This project will seek to address this gap as CIFOR and partners will assume a mediating role within landscapes in Burkina Faso, Indonesia and Zambia. With a particular focus on the contribution of biodiversity and a remit to engage policy, practice and people, we will facilitate multi-stakeholder platforms and identify linkages with existing institutional structures within each of the landscapes. Through working with existing frameworks and publicly available information (such as census, health and income data, and remote sensing imagery) we hope to further develop a model for scaling up our efforts easily adopted by governments, NGOs and other institutions.

Read also: Agroforestry offers pathways to sustainable landscape restoration

A MATTER OF TIME

The long-term nature of the funding is a crucial foundation for this effort, as it presents a rare opportunity to adopt the mindset of moving from “project to process” by examining and explaining how dynamic processes of social, political, economic and environmental interactions work over time within these landscapes. It allows us to learn deeply through diagnosis, rather than focus on generating immediate results within the rigid confines of a project framework.

As such, over the course of the next five years, our research team intends to embrace two key components of the landscape approach philosophy. Firstly, we will think beyond typical project-cycle timelines and structures and become more fully established and integrated within the target landscapes.

Secondly, in contrast to many prior approaches, we will attempt to facilitate a truly trans-disciplinary approach to all activities, from design and implementation to governance and evaluation. Rather than having a preconceived agenda of what the landscape and its stakeholders should fulfill, we will engage with open minds and a suite of tools designed to enhance stakeholder engagement and action, assess divergence in stakeholder perception and objectives, and in turn generate an increased understanding of the landscape dynamics. Only then, can we build stakeholder capacity to make more informed choices, evaluate progress, and empower previously marginalized groups to more effectively engage in decision-making processes.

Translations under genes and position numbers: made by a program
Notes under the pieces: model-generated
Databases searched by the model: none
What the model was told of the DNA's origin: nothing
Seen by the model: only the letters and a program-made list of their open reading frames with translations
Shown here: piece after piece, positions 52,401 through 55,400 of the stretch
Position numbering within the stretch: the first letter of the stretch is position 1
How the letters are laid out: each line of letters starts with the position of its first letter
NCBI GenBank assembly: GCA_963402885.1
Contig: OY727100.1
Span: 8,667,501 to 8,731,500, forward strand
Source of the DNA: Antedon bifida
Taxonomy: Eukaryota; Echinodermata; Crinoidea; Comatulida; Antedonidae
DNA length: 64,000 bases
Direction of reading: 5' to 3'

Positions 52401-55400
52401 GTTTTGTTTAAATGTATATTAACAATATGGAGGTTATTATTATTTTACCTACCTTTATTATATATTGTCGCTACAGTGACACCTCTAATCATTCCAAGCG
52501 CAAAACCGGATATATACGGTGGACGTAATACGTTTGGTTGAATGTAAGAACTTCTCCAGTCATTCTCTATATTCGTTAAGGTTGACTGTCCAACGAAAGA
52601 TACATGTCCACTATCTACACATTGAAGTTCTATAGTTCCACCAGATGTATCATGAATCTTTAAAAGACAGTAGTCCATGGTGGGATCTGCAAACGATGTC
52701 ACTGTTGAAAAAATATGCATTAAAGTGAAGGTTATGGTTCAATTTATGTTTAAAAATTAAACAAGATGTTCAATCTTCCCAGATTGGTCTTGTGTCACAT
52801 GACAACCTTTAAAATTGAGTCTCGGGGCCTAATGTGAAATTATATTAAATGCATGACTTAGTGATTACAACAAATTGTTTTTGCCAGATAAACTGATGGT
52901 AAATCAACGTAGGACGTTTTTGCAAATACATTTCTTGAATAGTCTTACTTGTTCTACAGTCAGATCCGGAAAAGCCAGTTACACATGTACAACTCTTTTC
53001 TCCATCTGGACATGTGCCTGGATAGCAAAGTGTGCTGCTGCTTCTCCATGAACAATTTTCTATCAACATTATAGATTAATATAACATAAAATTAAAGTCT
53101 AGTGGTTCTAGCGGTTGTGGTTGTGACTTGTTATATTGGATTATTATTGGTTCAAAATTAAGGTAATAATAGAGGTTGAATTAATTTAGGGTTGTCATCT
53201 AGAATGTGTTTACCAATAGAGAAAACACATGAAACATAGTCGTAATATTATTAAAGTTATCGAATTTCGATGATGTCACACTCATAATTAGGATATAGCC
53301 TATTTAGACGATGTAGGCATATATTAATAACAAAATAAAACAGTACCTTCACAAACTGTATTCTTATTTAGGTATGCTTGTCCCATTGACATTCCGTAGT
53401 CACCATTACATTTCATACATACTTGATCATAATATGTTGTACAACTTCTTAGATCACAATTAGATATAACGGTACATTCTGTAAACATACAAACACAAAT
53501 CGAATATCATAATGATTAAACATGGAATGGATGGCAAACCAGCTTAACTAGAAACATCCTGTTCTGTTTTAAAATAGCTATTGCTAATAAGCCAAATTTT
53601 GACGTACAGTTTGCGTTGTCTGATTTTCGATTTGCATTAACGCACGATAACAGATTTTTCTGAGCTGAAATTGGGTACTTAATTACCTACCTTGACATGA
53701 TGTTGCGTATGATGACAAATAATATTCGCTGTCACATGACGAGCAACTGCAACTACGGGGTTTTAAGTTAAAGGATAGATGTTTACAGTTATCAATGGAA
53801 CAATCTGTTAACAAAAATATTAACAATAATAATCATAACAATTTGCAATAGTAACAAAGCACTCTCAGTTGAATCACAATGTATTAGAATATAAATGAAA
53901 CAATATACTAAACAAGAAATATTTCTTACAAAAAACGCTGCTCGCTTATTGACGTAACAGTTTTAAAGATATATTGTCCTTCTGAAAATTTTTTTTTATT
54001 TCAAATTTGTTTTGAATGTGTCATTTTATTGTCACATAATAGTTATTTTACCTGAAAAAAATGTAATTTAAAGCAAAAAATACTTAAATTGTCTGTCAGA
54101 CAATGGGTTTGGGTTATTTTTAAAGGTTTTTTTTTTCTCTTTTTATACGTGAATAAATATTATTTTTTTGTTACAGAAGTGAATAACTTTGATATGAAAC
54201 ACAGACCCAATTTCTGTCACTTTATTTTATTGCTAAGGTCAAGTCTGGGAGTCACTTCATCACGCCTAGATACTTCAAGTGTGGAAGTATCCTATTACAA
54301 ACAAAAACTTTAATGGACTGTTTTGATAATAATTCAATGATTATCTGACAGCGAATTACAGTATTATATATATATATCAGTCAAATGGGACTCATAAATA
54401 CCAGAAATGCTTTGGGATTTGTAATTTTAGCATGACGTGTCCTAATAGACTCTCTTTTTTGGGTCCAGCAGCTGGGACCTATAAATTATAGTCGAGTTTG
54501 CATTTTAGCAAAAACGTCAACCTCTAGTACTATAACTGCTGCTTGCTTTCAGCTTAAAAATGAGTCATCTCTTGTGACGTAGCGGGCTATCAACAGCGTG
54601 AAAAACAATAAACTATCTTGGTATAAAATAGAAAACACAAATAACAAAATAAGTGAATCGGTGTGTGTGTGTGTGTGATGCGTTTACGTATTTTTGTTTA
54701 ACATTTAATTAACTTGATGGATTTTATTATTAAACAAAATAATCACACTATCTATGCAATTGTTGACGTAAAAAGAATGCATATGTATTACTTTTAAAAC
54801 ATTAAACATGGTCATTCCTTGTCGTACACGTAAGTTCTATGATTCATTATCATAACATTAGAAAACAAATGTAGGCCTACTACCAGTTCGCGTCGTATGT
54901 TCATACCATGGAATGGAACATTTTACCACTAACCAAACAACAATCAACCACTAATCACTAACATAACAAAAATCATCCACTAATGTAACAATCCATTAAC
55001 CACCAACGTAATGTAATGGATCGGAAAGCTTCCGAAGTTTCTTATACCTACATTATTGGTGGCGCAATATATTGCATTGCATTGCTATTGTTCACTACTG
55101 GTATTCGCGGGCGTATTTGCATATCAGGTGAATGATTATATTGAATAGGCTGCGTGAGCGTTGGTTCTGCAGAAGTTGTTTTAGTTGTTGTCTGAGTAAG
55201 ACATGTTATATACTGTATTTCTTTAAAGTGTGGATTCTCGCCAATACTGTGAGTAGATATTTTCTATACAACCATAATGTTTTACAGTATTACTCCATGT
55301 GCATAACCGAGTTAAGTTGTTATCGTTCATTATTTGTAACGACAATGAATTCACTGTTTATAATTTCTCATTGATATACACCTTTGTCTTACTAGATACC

Ultimately, we hope that this process will not only contribute to a more robust evidence base for landscape approaches but also enhance stakeholder capacity and landscape sustainability within the target landscapes. A key objective is to work in tandem with landscape stakeholders to co-construct a shared learning platform that can improve our understanding of landscape dynamics in these countries. While we are not blind to the complex challenges of integrating conservation and development, we are committed to implementing and reporting on these landscape approaches and developing an inclusive dissemination strategy with our colleagues at the Global Landscapes Forum. We hope that both the positive and negative outcomes that emerge will contribute to our understanding of the conditions under which landscape approaches can develop and therefore inform future evidence-based research, policy and practice agendas.